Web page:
In general, autistic people can find the world overwhelming due to sensory overload, as well as problems interpreting the emotional behaviour of other people. Autistic people can often appear normal, but their perceptions of the world can differ greatly. The statistics indicate that more boys have autism, but research shows that this may be due to boys having easier to identify symptoms.
Previously, Asperger’s Syndrome was defined as a separate condition; however, this is now seen as being covered by the spectrum covering all forms of autism. We understand that many parents have grown familiar with the Asperger’s Syndrome categorisation with many individuals seeing it as part of their identity.
Asperger’s Syndrome students are of average or higher intelligence and do not have general learning difficulties, but rather more specific learning issues. They can have highly specialised interests, as well as trouble understanding and processing language.
As with all SEN, early diagnosis is beneficial for adjusting to this condition and creating environments where the student feels more at ease. Care must also be taken with misdiagnosis when other SEN could be present, e.g. labelling dyspraxia and ADHD as autism.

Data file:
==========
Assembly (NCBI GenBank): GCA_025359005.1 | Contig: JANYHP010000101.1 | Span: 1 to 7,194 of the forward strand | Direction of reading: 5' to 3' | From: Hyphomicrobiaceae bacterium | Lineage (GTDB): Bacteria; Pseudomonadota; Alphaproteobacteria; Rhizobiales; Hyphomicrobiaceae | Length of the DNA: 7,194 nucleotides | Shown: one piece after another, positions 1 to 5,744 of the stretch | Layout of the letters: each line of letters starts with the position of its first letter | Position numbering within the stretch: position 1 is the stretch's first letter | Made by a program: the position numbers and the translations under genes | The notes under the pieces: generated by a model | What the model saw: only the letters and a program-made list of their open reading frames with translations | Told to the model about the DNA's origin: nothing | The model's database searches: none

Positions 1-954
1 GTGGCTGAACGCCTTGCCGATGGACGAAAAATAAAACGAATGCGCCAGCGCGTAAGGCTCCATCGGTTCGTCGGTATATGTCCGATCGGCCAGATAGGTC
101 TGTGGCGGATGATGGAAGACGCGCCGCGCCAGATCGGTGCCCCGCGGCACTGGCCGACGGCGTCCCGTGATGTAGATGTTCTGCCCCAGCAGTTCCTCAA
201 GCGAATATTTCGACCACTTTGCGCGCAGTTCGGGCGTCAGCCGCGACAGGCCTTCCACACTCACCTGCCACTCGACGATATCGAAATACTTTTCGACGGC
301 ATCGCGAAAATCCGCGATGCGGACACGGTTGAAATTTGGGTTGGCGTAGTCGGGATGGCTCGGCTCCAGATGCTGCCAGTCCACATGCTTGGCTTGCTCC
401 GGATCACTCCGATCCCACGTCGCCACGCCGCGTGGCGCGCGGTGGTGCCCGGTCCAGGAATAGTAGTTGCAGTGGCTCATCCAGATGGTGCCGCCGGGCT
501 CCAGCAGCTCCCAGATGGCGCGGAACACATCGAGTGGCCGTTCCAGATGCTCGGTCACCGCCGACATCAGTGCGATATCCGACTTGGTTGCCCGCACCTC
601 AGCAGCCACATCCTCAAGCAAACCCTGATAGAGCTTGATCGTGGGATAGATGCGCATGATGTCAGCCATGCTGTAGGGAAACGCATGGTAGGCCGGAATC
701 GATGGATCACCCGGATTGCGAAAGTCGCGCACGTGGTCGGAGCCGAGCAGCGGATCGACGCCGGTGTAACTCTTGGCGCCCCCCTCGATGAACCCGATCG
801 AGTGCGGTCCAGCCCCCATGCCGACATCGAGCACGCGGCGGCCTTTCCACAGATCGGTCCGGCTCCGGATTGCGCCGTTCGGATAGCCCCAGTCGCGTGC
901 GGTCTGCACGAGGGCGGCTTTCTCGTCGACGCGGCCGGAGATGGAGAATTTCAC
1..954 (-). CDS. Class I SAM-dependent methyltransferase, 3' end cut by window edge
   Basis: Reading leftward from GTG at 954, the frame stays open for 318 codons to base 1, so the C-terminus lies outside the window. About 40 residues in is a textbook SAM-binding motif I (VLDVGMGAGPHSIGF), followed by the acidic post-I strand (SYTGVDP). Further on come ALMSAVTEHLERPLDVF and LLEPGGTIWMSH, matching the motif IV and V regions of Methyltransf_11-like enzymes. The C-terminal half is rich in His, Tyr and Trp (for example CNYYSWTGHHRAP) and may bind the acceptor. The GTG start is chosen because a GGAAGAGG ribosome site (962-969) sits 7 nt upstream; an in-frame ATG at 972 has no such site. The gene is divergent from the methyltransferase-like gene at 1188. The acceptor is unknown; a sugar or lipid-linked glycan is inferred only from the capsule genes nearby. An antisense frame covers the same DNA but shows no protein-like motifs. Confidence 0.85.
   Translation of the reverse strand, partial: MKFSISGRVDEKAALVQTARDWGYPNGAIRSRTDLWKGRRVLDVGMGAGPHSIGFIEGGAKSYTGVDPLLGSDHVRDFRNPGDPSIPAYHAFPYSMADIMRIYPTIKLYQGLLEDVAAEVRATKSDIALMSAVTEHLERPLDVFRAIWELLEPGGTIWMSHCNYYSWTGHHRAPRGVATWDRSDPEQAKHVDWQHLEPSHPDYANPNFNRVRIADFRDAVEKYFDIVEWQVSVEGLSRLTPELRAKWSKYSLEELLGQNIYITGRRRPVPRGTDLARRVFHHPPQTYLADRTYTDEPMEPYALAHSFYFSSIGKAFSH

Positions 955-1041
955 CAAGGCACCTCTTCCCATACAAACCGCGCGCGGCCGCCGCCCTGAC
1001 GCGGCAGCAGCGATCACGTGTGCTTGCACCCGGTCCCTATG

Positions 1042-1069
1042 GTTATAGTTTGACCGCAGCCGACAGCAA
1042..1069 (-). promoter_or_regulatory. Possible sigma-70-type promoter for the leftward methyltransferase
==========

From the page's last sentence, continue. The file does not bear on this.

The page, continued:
Our tutors are provided with guidance and training to help them when providing tuition to students with special educational needs, including those with ASC. In accordance with the person-centred Bright Heart Approach, tutors are required to adjust their tutoring to the specific learning needs of each student.
Since each student under this spectrum can be very different, it is difficult to provide specific advice, although the learning environment will be very important. Our tutors will make sure to prepare the student in advance for any new things or changes, resources will be provided that support the way the student works. Where needed tutors will simplify the language they use, for example by avoiding metaphors and will make sure to give clear and precise instructions.